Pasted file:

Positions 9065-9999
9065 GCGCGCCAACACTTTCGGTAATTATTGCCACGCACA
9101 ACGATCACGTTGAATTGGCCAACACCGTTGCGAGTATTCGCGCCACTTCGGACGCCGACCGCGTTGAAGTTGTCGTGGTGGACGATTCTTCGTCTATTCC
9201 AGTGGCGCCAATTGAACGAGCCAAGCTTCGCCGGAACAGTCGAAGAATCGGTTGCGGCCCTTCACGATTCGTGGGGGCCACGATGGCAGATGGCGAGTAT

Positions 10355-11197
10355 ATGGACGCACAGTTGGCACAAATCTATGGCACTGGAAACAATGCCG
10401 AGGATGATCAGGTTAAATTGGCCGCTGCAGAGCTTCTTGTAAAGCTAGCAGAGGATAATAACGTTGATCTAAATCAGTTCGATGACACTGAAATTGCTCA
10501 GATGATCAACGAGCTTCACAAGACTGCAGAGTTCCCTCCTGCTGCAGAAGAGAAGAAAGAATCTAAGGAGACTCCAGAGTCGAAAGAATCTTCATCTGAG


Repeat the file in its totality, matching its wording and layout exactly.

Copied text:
Positions 9065-9999
9065 GCGCGCCAACACTTTCGGTAATTATTGCCACGCACA
9101 ACGATCACGTTGAATTGGCCAACACCGTTGCGAGTATTCGCGCCACTTCGGACGCCGACCGCGTTGAAGTTGTCGTGGTGGACGATTCTTCGTCTATTCC
9201 AGTGGCGCCAATTGAACGAGCCAAGCTTCGCCGGAACAGTCGAAGAATCGGTTGCGGCCCTTCACGATTCGTGGGGGCCACGATGGCAGATGGCGAGTAT

Positions 10355-11197
10355 ATGGACGCACAGTTGGCACAAATCTATGGCACTGGAAACAATGCCG
10401 AGGATGATCAGGTTAAATTGGCCGCTGCAGAGCTTCTTGTAAAGCTAGCAGAGGATAATAACGTTGATCTAAATCAGTTCGATGACACTGAAATTGCTCA
10501 GATGATCAACGAGCTTCACAAGACTGCAGAGTTCCCTCCTGCTGCAGAAGAGAAGAAAGAATCTAAGGAGACTCCAGAGTCGAAAGAATCTTCATCTGAG